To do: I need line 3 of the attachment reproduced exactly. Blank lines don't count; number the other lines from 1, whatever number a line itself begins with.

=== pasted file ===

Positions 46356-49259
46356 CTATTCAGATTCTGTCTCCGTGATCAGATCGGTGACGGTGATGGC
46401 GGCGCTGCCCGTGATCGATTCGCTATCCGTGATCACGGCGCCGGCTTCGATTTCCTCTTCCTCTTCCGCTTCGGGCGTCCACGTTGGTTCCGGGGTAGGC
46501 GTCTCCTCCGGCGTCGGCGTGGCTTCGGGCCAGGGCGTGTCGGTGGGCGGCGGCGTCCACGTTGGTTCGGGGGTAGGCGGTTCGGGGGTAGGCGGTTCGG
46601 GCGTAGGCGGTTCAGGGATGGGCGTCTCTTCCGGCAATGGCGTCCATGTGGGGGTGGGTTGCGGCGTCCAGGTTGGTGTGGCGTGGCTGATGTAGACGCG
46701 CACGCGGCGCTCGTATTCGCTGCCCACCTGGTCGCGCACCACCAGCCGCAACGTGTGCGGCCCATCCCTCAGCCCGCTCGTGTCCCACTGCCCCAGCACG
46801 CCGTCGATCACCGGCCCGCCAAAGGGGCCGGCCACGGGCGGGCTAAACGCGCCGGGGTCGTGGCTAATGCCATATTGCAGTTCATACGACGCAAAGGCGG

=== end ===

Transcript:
46401 GGCGCTGCCCGTGATCGATTCGCTATCCGTGATCACGGCGCCGGCTTCGATTTCCTCTTCCTCTTCCGCTTCGGGCGTCCACGTTGGTTCCGGGGTAGGC